SNAP
Stanford Network Analysis Platform (SNAP) is a general purpose, high performance system for analysis and manipulation of large networks. Graphs consists of nodes and directed/undirected/multiple edges between the graph nodes. Networks are graphs with data on nodes and/or edges of the network. The core SNAP library is written in C++ and optimized for maximum performance and compact graph representation. It easily scales to massive networks with hundreds of millions of nodes, and billions of edges. It efficiently manipulates large graphs, calculates structural properties, generates regular and random graphs, and supports attributes on nodes and edges. Besides scalability to large graphs, an additional strength of SNAP is that nodes, edges and attributes in a graph or a network can be changed dynamically during the computation. SNAP was originally developed by Jure Leskovec in the course of his PhD studies. The first release was made available in Nov, 2009. SNAP uses a general purpose STL (Standard Template Library)-like library GLib developed at Jozef Stefan Institute. SNAP and GLib are being actively developed and used in numerous academic and industrial projects.
Keywords for this software
References in zbMATH (referenced in 23 articles )
Showing results 1 to 20 of 23.
Sorted by year (- Fasi, Massimiliano; Iannazzo, Bruno: Computing the weighted geometric mean of two large-scale matrices and its inverse times a vector (2018)
- Fosdick, Bailey K.; Larremore, Daniel B.; Nishimura, Joel; Ugander, Johan: Configuring random graph models with fixed degree sequences (2018)
- Azadbakht, Keyvan; Bezirgiannis, Nikolaos; de Boer, Frank S.: Distributed network generation based on preferential attachment in ABS (2017)
- Fox, Alyson; Manteuffel, Thomas; Sanders, Geoffrey: Numerical methods for Gremban’s expansion of signed graphs (2017)
- Giulio Rossetti, Letizia Milli, Salvatore Rinzivillo, Alina Sirbu, Fosca Giannotti, Dino Pedreschi: NDlib: a Python Library to Model and Analyze Diffusion Processes Over Complex Networks (2017) arXiv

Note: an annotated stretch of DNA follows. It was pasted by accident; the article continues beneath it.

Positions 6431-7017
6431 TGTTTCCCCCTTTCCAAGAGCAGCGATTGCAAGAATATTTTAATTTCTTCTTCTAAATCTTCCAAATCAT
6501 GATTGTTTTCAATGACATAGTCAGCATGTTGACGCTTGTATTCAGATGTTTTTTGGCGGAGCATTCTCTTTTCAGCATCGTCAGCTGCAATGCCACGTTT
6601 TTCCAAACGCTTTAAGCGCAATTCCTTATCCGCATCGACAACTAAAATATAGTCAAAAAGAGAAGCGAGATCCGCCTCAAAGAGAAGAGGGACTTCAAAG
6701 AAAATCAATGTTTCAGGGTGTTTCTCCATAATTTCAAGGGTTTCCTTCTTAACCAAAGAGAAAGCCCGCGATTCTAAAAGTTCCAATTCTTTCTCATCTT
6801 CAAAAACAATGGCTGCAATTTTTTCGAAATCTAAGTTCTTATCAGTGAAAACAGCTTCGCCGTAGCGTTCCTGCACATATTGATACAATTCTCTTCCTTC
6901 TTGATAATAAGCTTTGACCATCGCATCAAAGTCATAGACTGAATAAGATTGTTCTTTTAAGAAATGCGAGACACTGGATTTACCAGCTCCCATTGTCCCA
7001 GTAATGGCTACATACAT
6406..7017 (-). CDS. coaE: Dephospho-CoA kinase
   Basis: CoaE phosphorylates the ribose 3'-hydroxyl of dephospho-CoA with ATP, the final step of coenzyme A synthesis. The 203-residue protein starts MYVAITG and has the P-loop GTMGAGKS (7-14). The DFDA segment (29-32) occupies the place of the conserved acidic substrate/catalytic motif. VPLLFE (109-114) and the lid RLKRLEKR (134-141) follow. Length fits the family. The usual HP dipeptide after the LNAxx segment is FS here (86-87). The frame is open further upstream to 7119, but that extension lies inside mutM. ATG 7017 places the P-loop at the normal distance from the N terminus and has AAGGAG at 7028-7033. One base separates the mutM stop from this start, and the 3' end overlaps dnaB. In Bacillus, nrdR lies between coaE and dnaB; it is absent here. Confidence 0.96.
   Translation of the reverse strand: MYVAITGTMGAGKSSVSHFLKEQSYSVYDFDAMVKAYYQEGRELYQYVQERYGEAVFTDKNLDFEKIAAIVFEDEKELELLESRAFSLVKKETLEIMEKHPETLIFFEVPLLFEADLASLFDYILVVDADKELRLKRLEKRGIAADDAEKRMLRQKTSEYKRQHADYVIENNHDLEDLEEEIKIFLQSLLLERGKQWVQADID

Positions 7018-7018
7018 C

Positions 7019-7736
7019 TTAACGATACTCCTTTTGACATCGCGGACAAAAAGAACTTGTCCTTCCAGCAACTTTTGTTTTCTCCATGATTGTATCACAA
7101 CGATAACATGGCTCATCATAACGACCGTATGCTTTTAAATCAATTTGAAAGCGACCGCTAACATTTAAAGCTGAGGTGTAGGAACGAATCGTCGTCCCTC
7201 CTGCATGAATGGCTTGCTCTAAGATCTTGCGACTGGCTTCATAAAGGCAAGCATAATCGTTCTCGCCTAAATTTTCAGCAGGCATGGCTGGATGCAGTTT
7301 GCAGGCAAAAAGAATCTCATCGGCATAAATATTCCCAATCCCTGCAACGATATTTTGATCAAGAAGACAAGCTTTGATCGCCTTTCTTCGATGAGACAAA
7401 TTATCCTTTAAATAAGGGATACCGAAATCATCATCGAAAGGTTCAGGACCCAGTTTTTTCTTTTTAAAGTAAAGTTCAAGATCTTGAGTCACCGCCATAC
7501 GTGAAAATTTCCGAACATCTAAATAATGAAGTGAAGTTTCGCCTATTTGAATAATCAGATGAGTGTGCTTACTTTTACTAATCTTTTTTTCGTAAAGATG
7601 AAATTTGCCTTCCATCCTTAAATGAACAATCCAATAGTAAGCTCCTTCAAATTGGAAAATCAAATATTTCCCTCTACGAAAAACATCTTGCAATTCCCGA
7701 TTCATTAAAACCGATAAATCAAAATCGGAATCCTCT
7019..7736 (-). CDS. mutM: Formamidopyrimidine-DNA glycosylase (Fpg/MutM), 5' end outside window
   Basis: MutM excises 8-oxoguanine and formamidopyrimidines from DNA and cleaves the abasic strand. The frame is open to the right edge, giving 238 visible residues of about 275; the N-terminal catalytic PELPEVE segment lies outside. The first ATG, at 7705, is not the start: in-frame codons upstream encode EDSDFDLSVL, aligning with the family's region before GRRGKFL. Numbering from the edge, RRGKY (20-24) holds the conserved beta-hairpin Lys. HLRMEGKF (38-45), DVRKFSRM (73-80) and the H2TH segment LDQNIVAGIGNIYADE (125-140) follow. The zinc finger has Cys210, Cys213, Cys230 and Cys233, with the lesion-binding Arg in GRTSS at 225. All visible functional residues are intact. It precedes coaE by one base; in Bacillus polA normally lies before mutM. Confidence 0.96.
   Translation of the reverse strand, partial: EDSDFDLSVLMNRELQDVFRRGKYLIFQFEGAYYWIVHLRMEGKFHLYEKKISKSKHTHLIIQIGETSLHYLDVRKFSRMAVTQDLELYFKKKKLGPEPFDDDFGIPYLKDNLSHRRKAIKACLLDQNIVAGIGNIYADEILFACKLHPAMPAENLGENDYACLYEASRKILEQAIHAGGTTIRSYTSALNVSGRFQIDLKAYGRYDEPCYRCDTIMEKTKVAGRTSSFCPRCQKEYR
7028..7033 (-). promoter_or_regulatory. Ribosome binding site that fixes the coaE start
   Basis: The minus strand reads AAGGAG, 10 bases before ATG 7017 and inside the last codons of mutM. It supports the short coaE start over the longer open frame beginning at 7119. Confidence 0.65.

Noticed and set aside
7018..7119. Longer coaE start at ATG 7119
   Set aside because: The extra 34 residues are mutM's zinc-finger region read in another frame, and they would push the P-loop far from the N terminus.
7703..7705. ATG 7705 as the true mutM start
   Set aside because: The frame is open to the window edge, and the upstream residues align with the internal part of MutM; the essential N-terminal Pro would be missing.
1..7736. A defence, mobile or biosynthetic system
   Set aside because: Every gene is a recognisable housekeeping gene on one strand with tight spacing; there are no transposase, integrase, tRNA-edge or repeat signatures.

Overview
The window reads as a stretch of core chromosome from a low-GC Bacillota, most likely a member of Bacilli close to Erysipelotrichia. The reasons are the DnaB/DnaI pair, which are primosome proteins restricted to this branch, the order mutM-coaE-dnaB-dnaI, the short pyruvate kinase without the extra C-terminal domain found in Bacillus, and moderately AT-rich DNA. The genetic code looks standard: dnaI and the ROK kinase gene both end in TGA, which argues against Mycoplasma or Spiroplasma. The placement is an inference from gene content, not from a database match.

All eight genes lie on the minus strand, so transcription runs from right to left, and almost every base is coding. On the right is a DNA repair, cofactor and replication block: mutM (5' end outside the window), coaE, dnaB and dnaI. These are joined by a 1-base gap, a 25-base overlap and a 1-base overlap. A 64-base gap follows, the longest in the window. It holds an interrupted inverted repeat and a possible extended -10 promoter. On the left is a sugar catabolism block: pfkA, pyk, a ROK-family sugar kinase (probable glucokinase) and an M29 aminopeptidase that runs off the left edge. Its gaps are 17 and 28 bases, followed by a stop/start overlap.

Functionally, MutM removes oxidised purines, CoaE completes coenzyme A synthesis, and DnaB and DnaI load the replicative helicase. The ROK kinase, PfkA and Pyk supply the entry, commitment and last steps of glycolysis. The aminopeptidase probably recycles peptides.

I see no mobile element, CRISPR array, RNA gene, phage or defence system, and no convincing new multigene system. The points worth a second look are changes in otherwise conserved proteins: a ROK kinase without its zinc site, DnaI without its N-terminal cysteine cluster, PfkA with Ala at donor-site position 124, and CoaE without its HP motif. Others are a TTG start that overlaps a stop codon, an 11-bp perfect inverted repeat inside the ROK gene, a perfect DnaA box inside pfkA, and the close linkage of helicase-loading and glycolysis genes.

- Hallac, David; Wong, Christopher; Diamond, Steven; Sharang, Abhijit; Sosič, Rok; Boyd, Stephen; Leskovec, Jure: SnapVX: a network-based convex optimization solver (2017)
- Ostroumova Prokhorenkova, Liudmila: General results on preferential attachment and clustering coefficient (2017)
- Glantz, Roland; Meyerhenke, Henning; Schulz, Christian: Tree-based coarsening and partitioning of complex networks (2016)
- Meyerhenke, Henning; Sanders, Peter; Schulz, Christian: Partitioning (hierarchically clustered) complex networks via size-constrained graph clustering (2016)
- Prokhorenkova, L.A.; Krot, A.V.: Local clustering coefficients in preferential attachment models (2016)
- Zhou, Yunkai; Wang, Zheng; Zhou, Aihui: Accelerating large partial EVD/SVD calculations by filtered block Davidson methods (2016)
- Borassi, Michele; Crescenzi, Pierluigi; Habib, Michel; Kosters, Walter A.; Marino, Andrea; Takes, Frank W.: Fast diameter and radius BFS-based computation in (weakly connected) real-world graphs (2015)
- Cordasco, Gennaro; Gargano, Luisa; Mecchia, Marco; Rescigno, Adele A.; Vaccaro, Ugo: A fast and effective heuristic for discovering small target sets in social networks (2015)
- David Hallac, Christopher Wong, Steven Diamond, Abhijit Sharang, Rok Sosic, Stephen Boyd, Jure Leskovec: SnapVX: A Network-Based Convex Optimization Solver (2015) arXiv
- Ye, Bin; Qiu, Liang; Wang, Xuesong; Guhr, Thomas: Spectral statistics in directed complex networks and universality of the Ginibre ensemble (2015)
- Safro, Ilya; Sanders, Peter; Schulz, Christian: Advanced coarsening schemes for graph partitioning (2014)
- Crescenzi, Pilu; Grossi, Roberto; Habib, Michel; Lanzi, Leonardo; Marino, Andrea: On computing the diameter of real-world undirected graphs (2013)
- Nettleton, David F.: Data mining of social networks represented as graphs (2013)
- Chen, Jie; Safro, Ilya: Algebraic distance on graphs (2011)
- Safro, Ilya; Temkin, Boris: Multiscale approach for the network compression-friendly ordering (2011)
Further publications can be found at: http://snap.stanford.edu/papers.html